Perfect play

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elpapa
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Perfect play

Post by elpapa » Wed Sep 28, 2016 2:04 am

Strong engines playing each other draw more often than weak engines playing each other.

Now, if we draw a graph (elo/draw%), find a best fit curve and extrapolate it, we should be able to estimate the strength of engines playing perfect chess (=100% draws).

Does this seem reasonable? Has it been done?

megamau
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Re: Perfect play

Post by megamau » Wed Sep 28, 2016 4:36 am

Yes, I have done some study on CCRL data, by filtering only programs which have an average opposition within 20 elo of their rating.

A better study would be to filter on a game by game basis instead of player by player, but I've had no luck with database programs (CCRL database seems too big for SCID to filter).

Below the results.

Image

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Laskos
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Re: Perfect play

Post by Laskos » Wed Sep 28, 2016 6:27 am

Very reasonable result. Between 3800 and 5000 CCRL ELO points was my result with diminishing returns (ELO value of doubling time or nodes).

Henk
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Re: Perfect play

Post by Henk » Wed Sep 28, 2016 7:14 am

If engines make 50 ELO in a year then we need to wait ten years before we know 3800 ELO is right estimate for perfect play.

Henk
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Re: Perfect play

Post by Henk » Wed Sep 28, 2016 7:31 am

Why would not it be a S-curve ?

Kornrade
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Re: Perfect play

Post by Kornrade » Wed Sep 28, 2016 10:00 am

I don't think extrapolations are logical when it comes to current chess engines. Consider the concepts that engines do not grasp at all, such as "always/never" (different types of fortresses and dominations) or cyclic improvements (see Blathy studies): engines built around the selective brute force approach cannot grasp these, so will never play perfect. On the other hand, if a new type of engine is built (e.g. neural networks), then the graph related to the "old type of engines" is completely irrelevant

Have fun though :)

JJJ
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Re: Perfect play

Post by JJJ » Wed Sep 28, 2016 10:29 am

In TCEC superfinal, engines gets 90% of Draw easy even on imbalanced opening. They play with a strenght around 3500, so I don't think the graph here is accurate.

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hgm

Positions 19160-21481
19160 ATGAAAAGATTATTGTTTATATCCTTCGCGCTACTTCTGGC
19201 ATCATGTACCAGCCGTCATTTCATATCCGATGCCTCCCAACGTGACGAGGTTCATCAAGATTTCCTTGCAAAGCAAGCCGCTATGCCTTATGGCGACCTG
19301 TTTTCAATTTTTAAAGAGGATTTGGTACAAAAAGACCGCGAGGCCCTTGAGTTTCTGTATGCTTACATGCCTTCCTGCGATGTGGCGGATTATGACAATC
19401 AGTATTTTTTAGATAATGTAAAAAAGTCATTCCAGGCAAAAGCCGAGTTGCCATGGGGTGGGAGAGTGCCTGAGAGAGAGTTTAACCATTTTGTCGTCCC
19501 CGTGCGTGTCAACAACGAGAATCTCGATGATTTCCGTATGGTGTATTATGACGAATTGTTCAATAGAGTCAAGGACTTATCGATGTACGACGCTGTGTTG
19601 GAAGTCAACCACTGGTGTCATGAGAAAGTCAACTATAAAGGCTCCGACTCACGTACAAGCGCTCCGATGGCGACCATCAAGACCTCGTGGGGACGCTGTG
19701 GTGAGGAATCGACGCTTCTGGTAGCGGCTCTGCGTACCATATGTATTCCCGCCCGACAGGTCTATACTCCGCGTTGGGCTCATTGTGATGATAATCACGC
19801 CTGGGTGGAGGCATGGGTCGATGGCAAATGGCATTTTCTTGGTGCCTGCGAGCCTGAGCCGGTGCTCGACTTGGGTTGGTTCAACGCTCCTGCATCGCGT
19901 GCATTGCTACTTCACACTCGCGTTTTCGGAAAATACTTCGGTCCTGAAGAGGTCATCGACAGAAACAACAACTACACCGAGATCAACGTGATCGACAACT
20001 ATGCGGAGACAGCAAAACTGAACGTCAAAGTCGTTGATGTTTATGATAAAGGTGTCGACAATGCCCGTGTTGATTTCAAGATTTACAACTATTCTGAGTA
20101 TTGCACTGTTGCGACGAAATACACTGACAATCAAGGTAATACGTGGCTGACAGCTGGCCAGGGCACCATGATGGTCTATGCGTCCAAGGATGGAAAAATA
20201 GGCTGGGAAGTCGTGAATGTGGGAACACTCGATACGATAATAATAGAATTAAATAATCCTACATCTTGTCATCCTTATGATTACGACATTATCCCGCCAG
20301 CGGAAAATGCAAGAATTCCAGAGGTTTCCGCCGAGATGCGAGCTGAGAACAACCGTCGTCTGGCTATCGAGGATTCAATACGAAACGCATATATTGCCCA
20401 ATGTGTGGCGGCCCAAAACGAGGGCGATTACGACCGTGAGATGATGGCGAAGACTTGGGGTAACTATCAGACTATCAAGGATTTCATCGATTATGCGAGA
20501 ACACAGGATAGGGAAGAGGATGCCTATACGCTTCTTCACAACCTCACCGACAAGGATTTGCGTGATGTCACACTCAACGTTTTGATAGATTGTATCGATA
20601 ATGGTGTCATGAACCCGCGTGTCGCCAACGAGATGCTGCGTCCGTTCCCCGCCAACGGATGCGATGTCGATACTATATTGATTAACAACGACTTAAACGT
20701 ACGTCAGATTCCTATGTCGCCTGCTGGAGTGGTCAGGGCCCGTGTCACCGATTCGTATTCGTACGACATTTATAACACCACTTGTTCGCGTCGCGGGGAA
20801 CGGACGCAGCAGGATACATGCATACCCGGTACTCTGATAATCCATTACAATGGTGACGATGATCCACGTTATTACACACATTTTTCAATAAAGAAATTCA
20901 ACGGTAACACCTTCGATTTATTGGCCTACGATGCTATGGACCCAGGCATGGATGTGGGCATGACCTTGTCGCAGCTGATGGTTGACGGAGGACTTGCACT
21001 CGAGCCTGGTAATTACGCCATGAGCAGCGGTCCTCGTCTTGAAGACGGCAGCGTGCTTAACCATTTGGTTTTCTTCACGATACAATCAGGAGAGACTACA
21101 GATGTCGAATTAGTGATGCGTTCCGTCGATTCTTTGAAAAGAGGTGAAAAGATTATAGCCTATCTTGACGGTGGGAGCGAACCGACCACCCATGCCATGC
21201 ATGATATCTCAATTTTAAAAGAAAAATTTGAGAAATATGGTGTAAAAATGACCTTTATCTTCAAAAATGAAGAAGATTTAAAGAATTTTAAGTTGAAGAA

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Re: Perfect play

Post by hgm » Wed Sep 28, 2016 11:05 am

100% draws does not necessarily mean perfect play. It only means that the difference of the imperfections is not large enough to push closely matched players out of the draw zone.

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Laskos
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Re: Perfect play

Post by Laskos » Wed Sep 28, 2016 11:16 am

Kornrade wrote:I don't think extrapolations are logical when it comes to current chess engines. Consider the concepts that engines do not grasp at all, such as "always/never" (different types of fortresses and dominations) or cyclic improvements (see Blathy studies): engines built around the selective brute force approach cannot grasp these, so will never play perfect. On the other hand, if a new type of engine is built (e.g. neural networks), then the graph related to the "old type of engines" is completely irrelevant

Have fun though :)
There is nothing special about chess "with different types of domination" and other fancy things. The odds are it will be weakly solved a-la checkers using this type of engines as today in some decades to come. With neural networks using alpha/beta search and reductions, Giraffe chess engine enjoys pretty same draw rates and gains with time/depth.

Norm Pollock
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Re: Perfect play

Post by Norm Pollock » Wed Sep 28, 2016 11:50 am

megamau wrote:Yes, I have done some study on CCRL data, by filtering only programs which have an average opposition within 20 elo of their rating.

A better study would be to filter on a game by game basis instead of player by player, but I've had no luck with database programs (CCRL database seems too big for SCID to filter).
Use the tool "eloGap" in 40H-PGN tools (see www below for link). It is a command line tool that does game by game filtering based on Elo difference.

From its readme:

"eloGap" extracts games in which the players' Elo gap (absolute
value of their Elo difference) is less than or equal to a
user-specified maximum Elo gap.

For example:

eloGap alpha.pgn 100

extracts all games in alpha.pgn with an Elo gap from 0 to 100.

The output file is "outF.pgn". Games not extracted to "outF.pgn"
are in "excludeF.pgn".

"eloGap" does not extract games missing an Elo tag.

Syntax: eloGap filename.pgn elo_distance

Example: eloGap alpha.pgn 100

Output: outF.pgn, excludeF.pgn

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